Mutagenesis techniques must be subject to GMO regulation, says French court

The Conseil d’Etat, France’s top administrative court, ruled that organisms obtained by mutagenesis techniques should be subject to GMO regulation. [SHUTTERSTOCK]

The French government has been ordered to adapt its policy on plants developed using certain new plant breeding techniques (NPBTs), namely gene editing and in-vitro mutagenesis, in order to adhere to stricter rules for genetically modified organisms (GMOs), a French court ruled on Friday (7 February).

The Conseil d’Etat, France’s top administrative court, ruled that organisms obtained via in-vitro mutagenesis techniques should be subject to GMO regulation.

The court has ordered the government to update regulation to include such crops within six months, which includes identifying the agricultural plant varieties which have been obtained by these techniques and subjecting them to the assessments applicable to GMOs.

The court also said that authorities should carry out an assessment to evaluate potential risks related to herbicide-resistant crops and define growing conditions intended to limit the use of herbicides.

The decision comes after nine associations and trade unions asked Prime Minister  Édouard Philippe to subject organisms obtained by mutagenesis to GMO regulations and to declare a moratorium on the use of herbicide-tolerant plant varieties obtained by mutagenesis in France, which was refused.

Following the prime minister’s refusal to comply with this, the matter was referred to the Conseil d’Etat.

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In order to overturn this and justify the removal of certain varieties from the catalogue, the Council of State relied mainly on 2018 ruling by the EU’s highest court that plants obtained by NPBTs should, in principle, fall under the GMO Directive.

In a statement on the Conseil d’Etat’s website, they say that, in accordance with the precautionary principle, the prime minister “cannot refuse to take preventive measures for the use of plant varieties that have been made tolerant to herbicides.”

The government will now study how to implement the court’s ruling in line with EU legislation, French agriculture and environment ministries said in a joint statement.

This decision comes as a win for environmental NGOs and anti-GMO campaigners, who strongly oppose NPBTs, saying they are “new GMOs”. They also accuse the agri-food industry of trying to bring them to Europe through the back door.

France is the EU’s largest agricultural producer and bans cultivation of GMO crops. Crops that will be affected by this decision include herbicide-tolerant sunflowers and rapeseed, which will have to be withdrawn from the official plant catalogue within nine months if they have not been assessed in accordance with Directive 2001/18.

There is also the possibility that some varieties will be banned from cultivation as a result of the ruling.

Herbicide-tolerant varieties represented about 20-30% of the area planted with sunflower seed and 2-5% of the rapeseed area, the statement said.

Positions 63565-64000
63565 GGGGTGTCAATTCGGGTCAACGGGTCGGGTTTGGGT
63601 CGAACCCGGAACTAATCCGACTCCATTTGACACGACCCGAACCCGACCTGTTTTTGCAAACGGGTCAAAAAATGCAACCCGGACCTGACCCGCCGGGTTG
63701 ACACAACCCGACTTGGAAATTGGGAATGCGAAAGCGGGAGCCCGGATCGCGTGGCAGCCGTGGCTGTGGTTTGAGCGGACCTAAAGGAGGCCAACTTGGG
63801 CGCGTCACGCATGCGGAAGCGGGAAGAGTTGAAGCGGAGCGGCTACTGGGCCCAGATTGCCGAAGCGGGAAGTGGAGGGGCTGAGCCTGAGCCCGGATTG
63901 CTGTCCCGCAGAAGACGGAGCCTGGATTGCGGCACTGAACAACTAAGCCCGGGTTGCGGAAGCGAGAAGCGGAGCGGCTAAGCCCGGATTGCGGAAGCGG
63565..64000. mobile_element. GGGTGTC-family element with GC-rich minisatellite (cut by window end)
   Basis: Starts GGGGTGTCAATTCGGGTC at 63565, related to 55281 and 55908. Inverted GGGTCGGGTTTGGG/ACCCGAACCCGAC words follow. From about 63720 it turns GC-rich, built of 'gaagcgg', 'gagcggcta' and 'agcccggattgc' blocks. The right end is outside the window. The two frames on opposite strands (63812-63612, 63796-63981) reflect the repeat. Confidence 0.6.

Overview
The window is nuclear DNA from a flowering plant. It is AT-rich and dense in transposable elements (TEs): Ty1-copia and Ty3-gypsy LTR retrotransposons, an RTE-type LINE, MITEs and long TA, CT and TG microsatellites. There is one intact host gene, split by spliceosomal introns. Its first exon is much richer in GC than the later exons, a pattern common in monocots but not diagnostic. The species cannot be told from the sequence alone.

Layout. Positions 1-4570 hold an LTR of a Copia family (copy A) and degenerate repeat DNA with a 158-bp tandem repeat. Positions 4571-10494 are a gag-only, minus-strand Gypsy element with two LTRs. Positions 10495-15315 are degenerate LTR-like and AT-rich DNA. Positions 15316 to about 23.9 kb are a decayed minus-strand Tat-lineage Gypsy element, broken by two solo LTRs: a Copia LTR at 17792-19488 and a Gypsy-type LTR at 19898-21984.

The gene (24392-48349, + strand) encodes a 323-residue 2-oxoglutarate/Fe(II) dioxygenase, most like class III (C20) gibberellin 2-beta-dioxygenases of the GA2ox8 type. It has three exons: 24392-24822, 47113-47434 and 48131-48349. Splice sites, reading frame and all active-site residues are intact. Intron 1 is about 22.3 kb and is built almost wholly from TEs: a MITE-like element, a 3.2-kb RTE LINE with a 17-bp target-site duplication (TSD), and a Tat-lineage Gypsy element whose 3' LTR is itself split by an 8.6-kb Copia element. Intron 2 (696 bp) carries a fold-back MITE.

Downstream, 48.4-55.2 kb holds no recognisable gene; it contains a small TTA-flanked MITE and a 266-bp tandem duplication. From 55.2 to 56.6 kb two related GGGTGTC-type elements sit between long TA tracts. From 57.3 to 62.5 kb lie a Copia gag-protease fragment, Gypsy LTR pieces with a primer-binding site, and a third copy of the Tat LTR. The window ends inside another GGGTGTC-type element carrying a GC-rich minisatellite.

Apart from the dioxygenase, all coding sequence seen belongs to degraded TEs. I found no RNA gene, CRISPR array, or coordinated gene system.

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When asked for a comment about the ruling, French MEP Benoît Biteau told EURACTIV that he is “not surprised by the French Conseil d’Etat decision.”

“This the logical outcome of the procedure launched in 2018 by several civil society organisations with the “Appel de Poitiers”. Now the ball is in the court of the French government. They have to ensure that the GMO regulation is properly applied and that the law is respected.”

Biteau said that this a “new signal to the European Commission. The present status quo is not acceptable. The new GMOs must be banned.”

“These new GMOs are not a solution to climate change nor to food sovereignty, they have never delivered their promises and they are only the symptom of a scientistic headlong rush and a threat to biodiversity. Agroecological practices pave the way to true climate change mitigation and adaptation for farmers.”

In a statement on their website, Confédération Paysanne, a French union for peasant agriculture and the defence of agricultural workers, said they “welcome this decision of the Council of State, which puts health and the environment before the economic interests of a few seed and pesticide companies.”

They added that they expect the Government to “finally apply the law in accordance with the constitutional principle of precaution”.

Asked for a comment about the decision, Beat Späth, director of Agricultural Biotechnology at EuropaBio, told EURACTIV that the ruling appears to confirm the need to modernise the EU’s existing GMO legislation, which reflects the state of knowledge of the 1990s.”

He added that “such modernisation is recommended by many scientific institutions including the EU Commission’s group of chief scientific advisers.”

“We have started to analyse the ruling, and find that the ruling raises a lot of questions about potential impacts on innovation, Europe’s competitiveness, the EU internal market, international trade – and how the ruling can be implemented.”

Council of the EU has recently requested a study from the Commission to clarify the situation around NPBTs in the light of the 2018 ruling by the EU’s Court of Justice.

EU study to clarify gene editing court ruling further muddies waters

After the European Court of Justice (ECJ) ruling that organisms obtained by new plant breeding techniques (NBTs) should, in principle, fall under the GMO Directive, the Council of the EU has requested a study from the Commission to clarify the situation. But what this means in practice remains unclear.

[Edited by Zoran Radosavljevic]

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